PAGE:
How to Write a Five Paragraph Essay. Five paragraph essays are a common assignment throughout your school career, especially in high school and college. Since any subject can include a five paragraph essay, you’ll want to be good at writing them. Since any subject can include a five paragraph essay, you’ll comparative essay conclusion examples to be good at writing them.
Luckily, five paragraph essays are really easy to write if you know the expected format and give yourself the time you need to write it. To write your five paragraph essay, draft your introduction, develop three body paragraphs, write your conclusion, and revise and edit your essay. Your hook should capture your audience’s attention, so choose a creative way to introduce your topic. This sentence should be a generalized statement about your topic that gives the reader a basic idea about your paper’s topic. Quotes, anecdotes, and quips all make great hooks for an essay. For example, you could phrase your hook like this: Nature’s life cycle is often used as a metaphor to convey ideas about the passage of life.
If you are writing a persuasive essay, don’t include your stance in your hook. Don’t tell the audience your intentions. I am going to show. It’s often easiest to come up with your hook after you write the rest of your essay. If you’re struggling to come up with one, use a basic placeholder and then create a better hook when you revise your essay. Include a sentence about your topic that provides more information. Your second sentence should tell the reader more about your topic, while still remaining generalized.
Provide necessary background information and define your topic. Don’t reveal your main points yet. For example, you could say something like this: While spring compares with birth, summer can symbolize maturity, with fall and winter showing a descent toward death. Write another sentence about your topic that leads to your thesis. Continue to provide background information, but start to narrow down toward your thesis. The reader should begin to see the focus of your essay start to take shape. As an example, you could narrow your topic like this: Writers often use nature metaphors in their work to show themes about life, such as the blossoming of youth.
Your thesis should be the last sentence of your introduction, setting up the rest of your essay. Your thesis should contain your stance and your supporting points. Each of your paragraphs will connect back to your thesis, so think of it as a road map for your paper. Each of the three examples provided in the thesis will become the topic of a body paragraph. For the example thesis, you would have body paragraphs about ripening berries, summer blossoming, and the blushing color of the fruit. Arrange your points to sandwich your weakest.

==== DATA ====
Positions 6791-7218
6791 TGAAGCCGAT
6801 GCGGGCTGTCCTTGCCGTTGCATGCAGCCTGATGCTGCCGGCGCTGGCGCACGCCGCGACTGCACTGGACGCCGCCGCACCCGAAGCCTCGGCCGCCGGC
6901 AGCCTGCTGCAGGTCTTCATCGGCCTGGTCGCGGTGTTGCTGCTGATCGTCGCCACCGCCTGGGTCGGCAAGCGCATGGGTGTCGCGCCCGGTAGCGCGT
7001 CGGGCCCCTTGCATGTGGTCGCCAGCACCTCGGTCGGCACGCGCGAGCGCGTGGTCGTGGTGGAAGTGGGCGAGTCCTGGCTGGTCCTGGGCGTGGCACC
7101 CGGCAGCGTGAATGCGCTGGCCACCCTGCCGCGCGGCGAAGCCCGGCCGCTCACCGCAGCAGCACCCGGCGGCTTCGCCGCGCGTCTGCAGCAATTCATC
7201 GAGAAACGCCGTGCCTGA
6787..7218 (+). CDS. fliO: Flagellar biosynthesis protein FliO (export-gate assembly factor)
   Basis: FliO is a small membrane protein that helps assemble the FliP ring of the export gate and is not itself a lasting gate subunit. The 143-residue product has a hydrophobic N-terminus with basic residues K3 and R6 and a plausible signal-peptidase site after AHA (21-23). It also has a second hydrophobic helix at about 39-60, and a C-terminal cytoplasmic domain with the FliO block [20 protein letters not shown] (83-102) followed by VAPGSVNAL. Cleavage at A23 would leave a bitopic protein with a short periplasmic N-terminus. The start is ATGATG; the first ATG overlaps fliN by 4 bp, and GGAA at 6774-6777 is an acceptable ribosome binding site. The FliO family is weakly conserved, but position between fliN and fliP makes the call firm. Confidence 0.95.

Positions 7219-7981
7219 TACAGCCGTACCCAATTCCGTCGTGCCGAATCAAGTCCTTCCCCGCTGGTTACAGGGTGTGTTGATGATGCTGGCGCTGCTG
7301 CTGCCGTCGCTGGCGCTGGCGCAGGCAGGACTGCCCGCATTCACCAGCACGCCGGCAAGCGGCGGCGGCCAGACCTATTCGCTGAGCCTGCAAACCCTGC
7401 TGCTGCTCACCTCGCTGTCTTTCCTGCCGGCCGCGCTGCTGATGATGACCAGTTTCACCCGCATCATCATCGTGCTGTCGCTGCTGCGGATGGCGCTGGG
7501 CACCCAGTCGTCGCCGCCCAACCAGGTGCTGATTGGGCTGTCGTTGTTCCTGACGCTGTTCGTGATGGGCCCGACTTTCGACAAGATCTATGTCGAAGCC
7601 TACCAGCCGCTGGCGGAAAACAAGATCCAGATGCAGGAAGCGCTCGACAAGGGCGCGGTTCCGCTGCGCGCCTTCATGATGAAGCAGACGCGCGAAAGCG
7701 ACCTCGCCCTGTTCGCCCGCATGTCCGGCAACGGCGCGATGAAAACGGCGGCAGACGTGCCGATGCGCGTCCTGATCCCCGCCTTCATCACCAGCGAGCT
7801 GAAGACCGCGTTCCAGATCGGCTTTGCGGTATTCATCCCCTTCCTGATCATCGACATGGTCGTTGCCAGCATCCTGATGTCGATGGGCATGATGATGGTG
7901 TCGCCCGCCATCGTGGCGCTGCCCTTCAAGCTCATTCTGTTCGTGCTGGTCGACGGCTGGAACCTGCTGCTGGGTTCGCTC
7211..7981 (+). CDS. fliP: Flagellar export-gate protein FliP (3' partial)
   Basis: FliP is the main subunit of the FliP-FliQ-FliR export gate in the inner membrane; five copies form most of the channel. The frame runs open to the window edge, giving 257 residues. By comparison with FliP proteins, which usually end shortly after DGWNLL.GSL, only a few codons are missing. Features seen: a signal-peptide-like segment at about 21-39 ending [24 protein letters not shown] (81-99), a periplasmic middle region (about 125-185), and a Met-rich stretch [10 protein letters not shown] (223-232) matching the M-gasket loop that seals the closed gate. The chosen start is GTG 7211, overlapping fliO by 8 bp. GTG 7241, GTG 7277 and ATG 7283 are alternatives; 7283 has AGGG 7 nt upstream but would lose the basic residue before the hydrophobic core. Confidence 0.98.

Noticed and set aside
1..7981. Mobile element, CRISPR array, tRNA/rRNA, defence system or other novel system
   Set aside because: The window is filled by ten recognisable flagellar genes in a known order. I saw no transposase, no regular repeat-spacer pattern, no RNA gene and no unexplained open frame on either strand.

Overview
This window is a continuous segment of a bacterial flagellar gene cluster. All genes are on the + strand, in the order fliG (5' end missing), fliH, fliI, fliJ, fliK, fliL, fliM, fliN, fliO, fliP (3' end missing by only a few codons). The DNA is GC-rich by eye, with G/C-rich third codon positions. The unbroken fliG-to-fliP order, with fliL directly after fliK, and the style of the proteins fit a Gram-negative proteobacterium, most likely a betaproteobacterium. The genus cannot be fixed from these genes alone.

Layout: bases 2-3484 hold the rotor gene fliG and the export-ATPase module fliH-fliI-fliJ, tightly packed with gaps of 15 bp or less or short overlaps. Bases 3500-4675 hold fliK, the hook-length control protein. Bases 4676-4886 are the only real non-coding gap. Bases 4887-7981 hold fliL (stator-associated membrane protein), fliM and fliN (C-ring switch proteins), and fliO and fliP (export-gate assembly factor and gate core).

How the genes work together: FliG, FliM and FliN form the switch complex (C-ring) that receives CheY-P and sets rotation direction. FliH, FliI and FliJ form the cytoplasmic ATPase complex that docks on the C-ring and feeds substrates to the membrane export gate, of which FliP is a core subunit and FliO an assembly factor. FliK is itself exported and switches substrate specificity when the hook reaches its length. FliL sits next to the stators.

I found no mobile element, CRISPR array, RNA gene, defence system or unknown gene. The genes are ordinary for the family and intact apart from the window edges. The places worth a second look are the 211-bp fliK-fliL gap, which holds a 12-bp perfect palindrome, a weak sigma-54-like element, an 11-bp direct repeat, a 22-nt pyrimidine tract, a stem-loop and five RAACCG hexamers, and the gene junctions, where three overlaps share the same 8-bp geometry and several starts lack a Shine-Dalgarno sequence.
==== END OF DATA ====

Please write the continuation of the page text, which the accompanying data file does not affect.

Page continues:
You should have three points, and you want your reader to view them as being strong. Starting off with your strongest point will show the reader that your stance is right, and ending with your second strongest point will create strong support for your thesis. This means that your weakest point needs to be in the middle. You should include three body paragraphs, one for each supporting point.
Begin each body paragraph with a topic sentence. A topic sentence will state your point and connect it back to the thesis. The topic sentence will control the rest of your body paragraph, just like your thesis controls your essay. Your topic sentence is like a mini-thesis for just that paragraph. Provide your evidence or examples. Depending on the type of essay that you are writing, you may pull evidence from a text or research that you did about your topic.
Alternatively, you may use examples to back up your points, especially if you’re writing your essay in class. Each paragraph should contain two to three examples or pieces of evidence. Your commentary is where you show your reader how your evidence or examples support your points and connect back to your topic sentence and thesis. Explain in your own words how your example or evidence proves your ideas, making your stance correct. In your mind, it may seem like you’ve made your point with just your examples.
However, commentary is essential to a successful essay. Include two to three sentences of commentary for each example or piece of evidence. Depending on the type of evidence or examples, it’s often best to alternate your evidence and commentary throughout the paragraph. For example, provide one example, then provide the commentary. Conclude your paragraph by linking back to your thesis.
Summarize the points you’ve made in this paragraph, connecting back to your topic sentence and thesis. Show the reader how the points you expressed in this paragraph provide support. You should start your conclusion with the ideas you expressed in your thesis. Don’t just copy-and-paste your thesis. Instead, rewrite your thesis with the weight of your argument behind it.
Your reader has now read all of your points and evidence, and your thesis should reflect this. If you’re a beginning writer, it’s okay to start your conclusion with “In conclusion. Summarize how your points supported your thesis. Include a review of how each body paragraph supported your thesis, reminding the reader of your arguments. You should write two to three sentences that briefly explain what you’ve said. Use an authoritative tone as you restate your arguments so that your reader walks away knowing that you are correct. Providing new information in your thesis can result in lost points on your essay.